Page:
Yet the hyper-liberal response to the ills of market capitalism is creating the gross increases in inequality that are at the root of our recession.  What is to be done?

Saturday, 7 April 2012

Wednesday, 4 April 2012

Lenin Makes it Through Siberian Winter Cold

The tortoise is eating flowers in the garden.  There were great fears for survival after the February temperatures and deep snow.

When is a Dove Not a Dove?

Imagine calling an Airbus 319 a dove.  No matter what colour you paint it, it's an ugly Airbus. 
(And artists are supposed to have some sense of beauty.  And history.  Aren't they?)

This is a Dove.  From de Havilland.

The UK Needs More Than 'Privacy From State Snooping'

Fresh legislation on surveillance of individual's communications is a red herring when considering what needs to be done or undone or not done to end the United Kingdom's democratic deficit.  This deficit is nothing to do with the UK's membership of the European Union although the EU democratic deficit interacts malignantly with that of the United Kingdom to produce a peculiarly authoritarian and surveillance-ridden European state in the UK.

First to be reformed must be the institution of an hereditary head of state. The feudal governance structures carried in the train of an hereditary monarchy have no rightful place in an advanced capitalist European democratic state.  Crown prerogative and Crown privilege (or Public interest immunity these days) are democratically uncontrolled and their distribution between the Executive, Judiciary, and the Head of State in person are unsettled and shifting to the advantage of secrecy and the manipulation of those parts of the state that are accessible by democratic means.

Which leads to the lack of a codified constitution.  The UK has no constitution.  A constitution that is capable of taking on almost any form under guise of being 'unwritten' but to be found in many sources accessed by specialist knowledge and interpretation, and whose content is undefined and without criteria for inclusion and which, further, can be wholly altered by legislative or Executive act, is no constitution at all.

There is no readily accessible route to any resolution of conflict between the individual and this monstrously over-powered and ill-defined state.  Without a constitutional court, defined as such and sitting as such any party to a conflict finds themselves without straightforward redress, lost in a fog of interpretation and application of unclear rules and precedents.  Which is precisely how sovereign, Executive and Judiciary want it.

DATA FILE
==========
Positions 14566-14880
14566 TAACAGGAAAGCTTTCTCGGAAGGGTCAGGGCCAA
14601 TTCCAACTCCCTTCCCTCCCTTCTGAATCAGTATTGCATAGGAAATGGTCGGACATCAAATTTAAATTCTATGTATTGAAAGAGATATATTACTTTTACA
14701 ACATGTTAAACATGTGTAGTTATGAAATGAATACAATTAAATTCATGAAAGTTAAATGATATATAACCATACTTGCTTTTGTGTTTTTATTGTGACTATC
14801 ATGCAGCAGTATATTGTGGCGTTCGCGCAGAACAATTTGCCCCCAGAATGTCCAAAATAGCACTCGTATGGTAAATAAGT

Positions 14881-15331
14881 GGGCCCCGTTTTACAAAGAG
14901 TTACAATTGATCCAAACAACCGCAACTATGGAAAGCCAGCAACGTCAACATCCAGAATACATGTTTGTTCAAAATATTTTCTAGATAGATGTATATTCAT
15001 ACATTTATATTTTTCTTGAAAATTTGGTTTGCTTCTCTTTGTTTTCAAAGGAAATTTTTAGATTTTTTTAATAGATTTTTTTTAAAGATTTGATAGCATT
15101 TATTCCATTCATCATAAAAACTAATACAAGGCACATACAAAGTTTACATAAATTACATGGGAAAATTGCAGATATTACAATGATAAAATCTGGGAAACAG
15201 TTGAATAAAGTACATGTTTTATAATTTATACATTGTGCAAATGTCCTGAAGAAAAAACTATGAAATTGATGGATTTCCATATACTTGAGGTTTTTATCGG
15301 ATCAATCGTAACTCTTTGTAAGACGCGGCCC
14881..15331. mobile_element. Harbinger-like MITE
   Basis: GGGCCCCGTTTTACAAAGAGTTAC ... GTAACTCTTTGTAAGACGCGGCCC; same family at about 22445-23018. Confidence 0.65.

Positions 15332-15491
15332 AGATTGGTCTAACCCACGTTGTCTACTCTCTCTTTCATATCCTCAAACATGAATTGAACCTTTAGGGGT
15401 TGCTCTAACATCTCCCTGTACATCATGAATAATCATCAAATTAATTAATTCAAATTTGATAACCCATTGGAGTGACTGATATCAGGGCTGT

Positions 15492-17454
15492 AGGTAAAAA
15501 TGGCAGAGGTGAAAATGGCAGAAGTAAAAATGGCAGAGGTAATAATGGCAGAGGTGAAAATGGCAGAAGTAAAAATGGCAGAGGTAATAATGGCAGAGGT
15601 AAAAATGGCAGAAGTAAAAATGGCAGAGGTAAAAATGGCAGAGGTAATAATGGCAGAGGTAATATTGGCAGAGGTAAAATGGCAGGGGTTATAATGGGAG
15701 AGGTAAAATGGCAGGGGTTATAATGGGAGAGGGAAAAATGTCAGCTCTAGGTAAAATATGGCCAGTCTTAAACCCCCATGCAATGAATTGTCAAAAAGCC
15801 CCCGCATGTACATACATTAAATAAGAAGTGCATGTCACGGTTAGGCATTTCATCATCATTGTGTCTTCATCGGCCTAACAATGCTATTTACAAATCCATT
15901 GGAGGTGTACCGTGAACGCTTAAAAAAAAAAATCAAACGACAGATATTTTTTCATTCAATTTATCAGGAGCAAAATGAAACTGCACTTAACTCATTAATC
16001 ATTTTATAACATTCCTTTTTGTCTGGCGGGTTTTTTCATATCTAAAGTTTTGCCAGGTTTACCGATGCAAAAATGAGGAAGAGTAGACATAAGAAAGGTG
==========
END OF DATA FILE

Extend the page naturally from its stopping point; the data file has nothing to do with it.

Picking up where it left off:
Redress, for UK subjects, sought through the Court of Human Rights is grossly inadequate and it is here that some of the the worst aspects of the malign inter-relationship of European structures and UK structures occur.  If domestic remedies must be exhausted first and there are none or are defective UK subjects are further disadvantaged by the nebulousness of hard to realise possibilities dressed as real opportunities or even rights.  Other European states' citizens know precisely where they stand and how to get from there to somewhere else (so to speak).

It is long past the time that this pernicious, mutually reinforcing State in the UK was reformed to make all of it,  not just parts of legislature and parts of local government, open to democratic vote, scrutiny and  control.  If all the other member-states of the European Union can produce forms of democracy enabled through institutions and constitutions open to democratic control, so can the United Kingdom. 

The UK needs:  an elected head of state; an elected second chamber of Parliament; a codified constitution; a constitutional court; and local level tribunals readily accessible to the population  for early resolution of abuses of power by state officials.

Perhaps then the Union itself will no longer be so noxious to the United Kingdom through the over-zealous and selective application of its practices and policies, which are held in check in other member-states by the proper functioning of their democracies.